Mainers’ personal incomes rose 2.8 percent in 2017, slightly above the national average, according to federal data released Thursday.

The income increase at the national level was 2.6 percent, adjusted for inflation, the Bureau of Economic Analysis said. Personal incomes in New York grew the most, 4.5 percent, while South Dakota’s personal income declined for the year, falling 0.4 percent.

The BEA said total personal income in Maine for 2017 was $59.7 billion, up from $58.1 billion in 2016.

By metro area, Portland-South Portland posted the strongest growth in income, rising 2.9 percent from $26.2 billion in 2016 to $27.0 billion in 2017. Income in the Bangor metro area rose 1.7 percent, from $5.9 billion to $6.0 billion and in Lewiston-Auburn, the growth was 2.2 percent, from $4.2 billion to $4.3 billion. Nationally, income increases in 2017 for metro areas ranged from a high of 14.8 percent in Midland, Michigan, to a decline of 5.9 percent in Enid, Oklahoma.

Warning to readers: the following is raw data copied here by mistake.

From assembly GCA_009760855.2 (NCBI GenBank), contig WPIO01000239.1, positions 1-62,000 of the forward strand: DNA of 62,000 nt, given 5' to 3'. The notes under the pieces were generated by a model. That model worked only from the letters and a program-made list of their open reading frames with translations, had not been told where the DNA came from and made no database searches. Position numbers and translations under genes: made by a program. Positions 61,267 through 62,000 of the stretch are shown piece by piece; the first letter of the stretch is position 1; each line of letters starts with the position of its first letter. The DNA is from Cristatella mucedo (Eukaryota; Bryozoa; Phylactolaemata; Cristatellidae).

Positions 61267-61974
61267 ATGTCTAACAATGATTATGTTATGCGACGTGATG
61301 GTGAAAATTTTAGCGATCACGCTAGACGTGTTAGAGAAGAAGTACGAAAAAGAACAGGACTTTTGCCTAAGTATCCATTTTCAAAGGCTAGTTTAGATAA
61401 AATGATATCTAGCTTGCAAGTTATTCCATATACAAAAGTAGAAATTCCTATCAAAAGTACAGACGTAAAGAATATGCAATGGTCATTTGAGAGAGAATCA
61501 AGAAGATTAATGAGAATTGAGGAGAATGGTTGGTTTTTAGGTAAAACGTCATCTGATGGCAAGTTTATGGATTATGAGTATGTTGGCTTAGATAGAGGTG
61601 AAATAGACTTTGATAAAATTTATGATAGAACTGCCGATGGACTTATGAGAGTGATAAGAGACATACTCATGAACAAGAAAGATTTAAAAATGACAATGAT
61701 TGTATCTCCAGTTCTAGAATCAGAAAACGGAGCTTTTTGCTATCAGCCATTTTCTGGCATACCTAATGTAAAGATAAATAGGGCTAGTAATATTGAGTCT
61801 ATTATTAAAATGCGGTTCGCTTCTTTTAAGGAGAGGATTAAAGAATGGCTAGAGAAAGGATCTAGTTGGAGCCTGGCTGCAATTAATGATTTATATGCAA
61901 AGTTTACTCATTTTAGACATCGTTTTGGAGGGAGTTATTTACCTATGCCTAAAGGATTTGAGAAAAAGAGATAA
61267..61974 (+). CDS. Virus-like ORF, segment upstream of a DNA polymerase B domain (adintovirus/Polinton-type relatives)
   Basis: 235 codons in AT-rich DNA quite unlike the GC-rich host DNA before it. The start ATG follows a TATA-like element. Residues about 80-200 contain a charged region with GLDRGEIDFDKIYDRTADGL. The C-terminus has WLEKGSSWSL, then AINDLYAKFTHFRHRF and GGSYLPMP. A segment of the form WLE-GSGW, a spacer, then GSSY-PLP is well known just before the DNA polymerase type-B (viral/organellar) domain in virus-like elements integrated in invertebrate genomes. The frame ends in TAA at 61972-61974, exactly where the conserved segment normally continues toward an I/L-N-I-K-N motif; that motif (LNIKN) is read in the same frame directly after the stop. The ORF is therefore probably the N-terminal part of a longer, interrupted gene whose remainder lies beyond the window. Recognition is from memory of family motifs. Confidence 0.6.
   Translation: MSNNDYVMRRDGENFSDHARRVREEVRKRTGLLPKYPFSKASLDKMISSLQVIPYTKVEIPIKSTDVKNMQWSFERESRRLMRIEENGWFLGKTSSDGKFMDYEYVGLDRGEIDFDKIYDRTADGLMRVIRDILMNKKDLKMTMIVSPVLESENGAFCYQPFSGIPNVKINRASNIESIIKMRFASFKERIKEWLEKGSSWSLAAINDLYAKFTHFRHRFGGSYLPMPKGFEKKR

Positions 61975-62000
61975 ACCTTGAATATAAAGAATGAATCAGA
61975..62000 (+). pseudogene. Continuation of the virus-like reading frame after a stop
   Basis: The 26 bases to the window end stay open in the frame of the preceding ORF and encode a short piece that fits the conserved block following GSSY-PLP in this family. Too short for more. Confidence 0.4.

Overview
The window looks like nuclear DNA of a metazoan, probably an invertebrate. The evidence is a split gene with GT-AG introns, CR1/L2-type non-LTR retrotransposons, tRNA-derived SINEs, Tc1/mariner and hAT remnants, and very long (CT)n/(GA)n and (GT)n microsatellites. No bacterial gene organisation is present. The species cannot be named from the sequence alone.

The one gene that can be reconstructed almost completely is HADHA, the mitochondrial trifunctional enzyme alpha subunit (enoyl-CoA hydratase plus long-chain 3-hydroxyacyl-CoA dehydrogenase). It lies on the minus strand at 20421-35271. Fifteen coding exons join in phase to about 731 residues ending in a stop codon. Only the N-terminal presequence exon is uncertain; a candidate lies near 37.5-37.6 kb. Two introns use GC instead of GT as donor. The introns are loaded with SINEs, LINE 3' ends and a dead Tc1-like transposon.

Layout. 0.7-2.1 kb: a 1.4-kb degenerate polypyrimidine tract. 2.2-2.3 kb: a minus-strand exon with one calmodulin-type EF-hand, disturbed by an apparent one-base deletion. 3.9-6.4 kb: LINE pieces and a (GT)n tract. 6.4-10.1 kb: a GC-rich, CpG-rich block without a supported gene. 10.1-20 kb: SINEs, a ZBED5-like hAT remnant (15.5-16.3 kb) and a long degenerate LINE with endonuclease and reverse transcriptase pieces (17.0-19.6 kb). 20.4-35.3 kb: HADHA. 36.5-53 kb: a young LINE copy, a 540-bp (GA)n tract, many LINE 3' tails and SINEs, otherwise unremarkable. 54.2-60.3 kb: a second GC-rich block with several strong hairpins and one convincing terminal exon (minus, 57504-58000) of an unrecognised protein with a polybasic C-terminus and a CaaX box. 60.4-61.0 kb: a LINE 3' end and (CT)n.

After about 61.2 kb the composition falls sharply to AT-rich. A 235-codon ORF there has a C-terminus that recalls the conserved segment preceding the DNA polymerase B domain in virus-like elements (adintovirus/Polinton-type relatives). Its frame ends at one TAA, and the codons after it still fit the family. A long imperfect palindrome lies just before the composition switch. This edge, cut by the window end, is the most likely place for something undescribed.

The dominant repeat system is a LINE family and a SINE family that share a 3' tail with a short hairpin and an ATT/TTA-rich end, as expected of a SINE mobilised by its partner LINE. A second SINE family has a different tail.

Portland’s increase ranked in the top third for metro areas, said Amanda Rector, the Maine state economist.

“Maine has continued to see strong real personal income growth in 2017, continuing the robust growth from the previous year,” Rector said. Personal income growth in Maine in 2016 was 2.6 percent and the national average for that year was 1.5 percent.

The BEA also calculated a statistic called “regional price parity,” which compares the cost of a mix of goods and services in the states. Maine’s rating was slightly below 100, meaning prices in the state were slightly below the national average in 2017, Rector said.

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